A little corner of Mississippi stands in southeast Inglewood. An unassuming space on Crenshaw hosts M&M Soul Food, which recreates a huge menu of southern favorites from 8 a.m. through dinnertime seven days a week. Chefs load up plates with meatloaf, smothered pork chops, barbecue ribs, and fried seafood, among other soul-food staples. Then, of course, there are the sides—three of them per dinner plate, not counting the plump corn muffins. The menu also incorporates many dishes that can be hard to find outside a southern grandma's kitchen, such as liver and onions, chitterlings, ox tail, turkey wings, and oyster loaf. Cakes, cobblers, banana pudding, and potato pie obliterate the danger that someone might accidentally walk out with a little belly space left empty. In addition to standard combinations of grits, pancakes, and omelettes, breakfast hours hold out less-common dishes such as eggs with catfish or smoked beef links.
JNJ Burger Shack’s four-finger burger may leave you with one digit free, but it’d be wise to wait until you’re finished to flash the thumbs-up sign. With two patties, two hot dogs, three slices of bacon, and an egg, you’re going to want to clamp that thing tight. Have no doubt, though—the food here, from the scrumptious burgers to the Louisiana-style barbecue, definitely deserves some gesture of approval. Jay Nelson Jr. worked in the lumber business in Louisiana, and he brought together elements of his old occupation and his native state when he built JNJ. Louisiana flavors inform the succulent brisket, smoked pork, and blackened spare ribs. Jay’s lumber experiences, meanwhile, helped him nail down the perfect combination of hickory, oak, and pecan to fuel his smoker. At this family restaurant, Jay tends to the barbecue, his wife works the burger stand, and his mother makes sweet potato pies. Every dish here is crafted with an attention to detail and flavor, but Jonathan Gold of LA Weekly zeroed in on the pork spareribs, citing their “jerkylike chaw” and describing them as “charred at the tips, saturated with smoke, and profoundly spicy.”
Family owned and operated, Two Brothers BBQ serves up a bounty of barbecue favorites on its menu, with high-quality ingredients and careful cooking uniting to wield savory and saucy sustenance. Relish the wrangling of rebellious wisps of hickory smoke with sliced meats such as beef brisket, turkey, or pulled pork ($6.29 for a half pound, $11.49 for a pound), or slam into a full slab of ribs ($18.99), cooked to perfection over the still-warm coals of found meteorites. For boosters of the bun, Two Brothers' West Wichita and El Dorado locations now offer The Burger Grill, with premium grilled burgers and decalescent dogs filling feast-holds and arriving via optional carhop service. Send your taste buds on a delicious trip back in time to the 1984 of the future with a Big Brother cheeseburger ($5.69), or go for the tubular tastes of the chili dog ($4.99), a quarter-pound kosher dog topped with smoked-brisket chili, onions, mustard, and cheddar. Side dishes (from $1.39 to $1.49/individual, up to $7.49–$7.99/quart) include french fries, corn cobettes, green beans, and scalloped potatoes.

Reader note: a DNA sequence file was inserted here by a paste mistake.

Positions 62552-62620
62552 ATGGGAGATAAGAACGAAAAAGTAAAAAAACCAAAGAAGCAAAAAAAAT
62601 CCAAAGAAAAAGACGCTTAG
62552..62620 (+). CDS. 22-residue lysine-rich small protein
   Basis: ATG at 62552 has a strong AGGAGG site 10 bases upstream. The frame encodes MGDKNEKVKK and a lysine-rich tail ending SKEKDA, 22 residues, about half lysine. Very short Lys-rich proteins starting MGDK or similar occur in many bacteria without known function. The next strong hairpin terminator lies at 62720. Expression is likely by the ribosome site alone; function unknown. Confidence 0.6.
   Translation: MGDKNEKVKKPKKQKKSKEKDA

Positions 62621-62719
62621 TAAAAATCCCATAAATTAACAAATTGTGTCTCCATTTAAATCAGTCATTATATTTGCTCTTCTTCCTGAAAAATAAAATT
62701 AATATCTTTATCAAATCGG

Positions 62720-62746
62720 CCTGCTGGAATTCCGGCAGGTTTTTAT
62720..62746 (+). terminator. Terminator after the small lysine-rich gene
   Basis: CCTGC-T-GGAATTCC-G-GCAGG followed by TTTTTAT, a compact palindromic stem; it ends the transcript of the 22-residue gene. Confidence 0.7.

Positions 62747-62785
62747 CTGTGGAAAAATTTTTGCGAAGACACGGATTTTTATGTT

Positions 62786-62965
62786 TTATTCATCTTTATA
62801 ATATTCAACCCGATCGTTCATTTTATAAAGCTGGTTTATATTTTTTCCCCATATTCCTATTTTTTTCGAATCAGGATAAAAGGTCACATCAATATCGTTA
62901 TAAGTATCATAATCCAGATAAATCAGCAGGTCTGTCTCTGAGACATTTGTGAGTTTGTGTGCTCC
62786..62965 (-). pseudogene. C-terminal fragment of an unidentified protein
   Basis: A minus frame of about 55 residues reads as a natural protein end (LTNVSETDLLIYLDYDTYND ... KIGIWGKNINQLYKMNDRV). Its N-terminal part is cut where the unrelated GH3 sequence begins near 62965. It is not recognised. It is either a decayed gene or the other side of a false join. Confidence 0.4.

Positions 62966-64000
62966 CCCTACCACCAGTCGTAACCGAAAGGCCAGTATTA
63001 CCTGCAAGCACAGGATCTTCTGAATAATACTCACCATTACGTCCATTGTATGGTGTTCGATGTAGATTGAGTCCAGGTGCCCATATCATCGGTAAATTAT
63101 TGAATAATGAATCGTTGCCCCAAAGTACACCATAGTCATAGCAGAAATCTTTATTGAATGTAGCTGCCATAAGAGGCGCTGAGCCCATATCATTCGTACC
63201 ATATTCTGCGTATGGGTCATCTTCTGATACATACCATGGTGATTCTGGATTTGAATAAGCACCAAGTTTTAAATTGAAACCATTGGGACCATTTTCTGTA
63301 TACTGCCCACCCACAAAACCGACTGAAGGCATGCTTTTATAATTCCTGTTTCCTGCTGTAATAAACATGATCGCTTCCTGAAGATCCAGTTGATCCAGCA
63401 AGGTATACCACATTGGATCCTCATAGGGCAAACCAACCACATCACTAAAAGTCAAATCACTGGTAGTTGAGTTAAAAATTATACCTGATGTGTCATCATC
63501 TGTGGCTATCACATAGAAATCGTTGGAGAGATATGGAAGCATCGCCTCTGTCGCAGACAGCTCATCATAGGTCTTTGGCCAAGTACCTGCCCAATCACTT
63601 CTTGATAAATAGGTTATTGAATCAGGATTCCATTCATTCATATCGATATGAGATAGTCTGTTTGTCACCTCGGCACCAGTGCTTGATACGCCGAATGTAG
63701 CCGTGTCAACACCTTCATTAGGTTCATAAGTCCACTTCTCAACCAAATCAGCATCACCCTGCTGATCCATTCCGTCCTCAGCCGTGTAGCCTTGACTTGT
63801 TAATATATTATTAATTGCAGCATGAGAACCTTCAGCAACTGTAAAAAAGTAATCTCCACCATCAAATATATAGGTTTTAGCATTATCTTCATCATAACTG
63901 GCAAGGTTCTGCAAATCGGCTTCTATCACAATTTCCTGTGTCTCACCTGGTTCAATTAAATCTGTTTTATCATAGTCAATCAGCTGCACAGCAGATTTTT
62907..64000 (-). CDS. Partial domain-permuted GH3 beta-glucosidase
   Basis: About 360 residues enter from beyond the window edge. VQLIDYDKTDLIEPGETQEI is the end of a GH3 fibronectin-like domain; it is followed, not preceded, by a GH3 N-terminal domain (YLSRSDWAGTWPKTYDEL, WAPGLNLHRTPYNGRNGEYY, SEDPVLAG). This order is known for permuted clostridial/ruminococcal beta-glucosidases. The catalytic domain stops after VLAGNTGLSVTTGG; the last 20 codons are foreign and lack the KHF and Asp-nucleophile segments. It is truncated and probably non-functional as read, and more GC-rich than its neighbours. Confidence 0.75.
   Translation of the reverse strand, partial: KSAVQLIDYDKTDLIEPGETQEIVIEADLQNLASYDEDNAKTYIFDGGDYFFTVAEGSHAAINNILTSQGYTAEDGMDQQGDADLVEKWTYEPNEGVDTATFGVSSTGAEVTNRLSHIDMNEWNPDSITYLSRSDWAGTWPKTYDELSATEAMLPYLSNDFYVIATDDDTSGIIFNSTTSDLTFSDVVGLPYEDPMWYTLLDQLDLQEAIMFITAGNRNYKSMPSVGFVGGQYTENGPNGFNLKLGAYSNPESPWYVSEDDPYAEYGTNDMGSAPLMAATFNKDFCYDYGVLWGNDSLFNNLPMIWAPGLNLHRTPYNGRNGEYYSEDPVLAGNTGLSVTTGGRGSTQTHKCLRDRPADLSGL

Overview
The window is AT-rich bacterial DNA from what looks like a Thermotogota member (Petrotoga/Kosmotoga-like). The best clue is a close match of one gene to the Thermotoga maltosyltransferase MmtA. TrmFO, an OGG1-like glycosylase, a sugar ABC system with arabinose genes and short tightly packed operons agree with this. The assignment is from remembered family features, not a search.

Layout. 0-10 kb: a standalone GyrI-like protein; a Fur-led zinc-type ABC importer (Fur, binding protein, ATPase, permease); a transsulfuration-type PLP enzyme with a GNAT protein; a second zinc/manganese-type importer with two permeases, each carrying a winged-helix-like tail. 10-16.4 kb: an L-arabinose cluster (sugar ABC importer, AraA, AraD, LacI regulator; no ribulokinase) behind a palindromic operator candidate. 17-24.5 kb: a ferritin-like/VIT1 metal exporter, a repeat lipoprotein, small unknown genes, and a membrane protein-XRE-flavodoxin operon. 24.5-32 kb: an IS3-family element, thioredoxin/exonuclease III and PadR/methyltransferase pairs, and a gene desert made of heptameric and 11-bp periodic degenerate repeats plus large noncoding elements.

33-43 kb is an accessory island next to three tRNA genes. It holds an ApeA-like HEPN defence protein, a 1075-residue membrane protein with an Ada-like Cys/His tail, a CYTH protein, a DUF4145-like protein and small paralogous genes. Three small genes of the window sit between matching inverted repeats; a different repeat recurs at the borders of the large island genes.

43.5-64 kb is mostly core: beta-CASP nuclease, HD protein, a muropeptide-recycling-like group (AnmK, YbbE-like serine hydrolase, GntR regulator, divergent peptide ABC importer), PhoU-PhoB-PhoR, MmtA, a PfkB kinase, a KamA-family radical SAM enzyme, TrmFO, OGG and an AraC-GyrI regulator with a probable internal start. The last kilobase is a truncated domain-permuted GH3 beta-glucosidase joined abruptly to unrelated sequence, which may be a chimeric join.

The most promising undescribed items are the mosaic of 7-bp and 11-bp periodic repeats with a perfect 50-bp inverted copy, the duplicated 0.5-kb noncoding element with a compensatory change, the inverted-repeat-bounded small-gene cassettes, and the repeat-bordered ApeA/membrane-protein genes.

Since 1994, Wing Stop's franchise locations?more than 600 currently operating or in the works?have cooked up and served more than 2 billion wings, and amassed a considerable following. Whether regular or boneless, these modern-day game-day staples come in one of the shop's 10 signature flavors: Louisiana rub and hickory-smoked barbecue have a classic spicy kick, whereas tanginess prevails in the lemon pepper, Hawaiian, and teriyaki.
Because the wings are always made to order, they derive their heat from their seasonings and their recent stay inside the fryer, rather than from heat lamps or tiny, individual Snuggies. The same amount of care goes into the Wing Stop's housemade sides, which range from fries that are cut daily at each shop to the bourbon baked beans. Even the honey mustard, blue cheese, and ranch dipping sauces are mixed onsite.
Guided by his Cajun roots in Lake Charles, Louisiana, Chef Geyen warms spirits with Southern dishes including po'boys, jerk chicken, and jambalaya loaded with shrimp and chicken sausage. A twinkling backdrop of string lights sets the mood to enjoy fresh grilled catfish, shrimp, and hot or mild chicken links alongside homestyle sides of collard greens and Heart & Soul's signature sweet-potato fries. Guests can cool off with a homemade sweet tea, and question servers about their catered meals that serve up to 100 guests or one well-mannered giant.:
At Smoke Star BBQ, every cut of meat is slow-smoked and slathered with house-made barbecue sauce. Smoked pulled pork, baby-back ribs, chicken, and beef brisket come à la carte, accompanied by two sides and bread, or layered between buns. Sides such as potato salad, baked beans, and coleslaw accent meaty entrees, creating full meals for dining in, delivery, or catered events such as birthday parties or anti-Arbor Day demonstrations.:m]]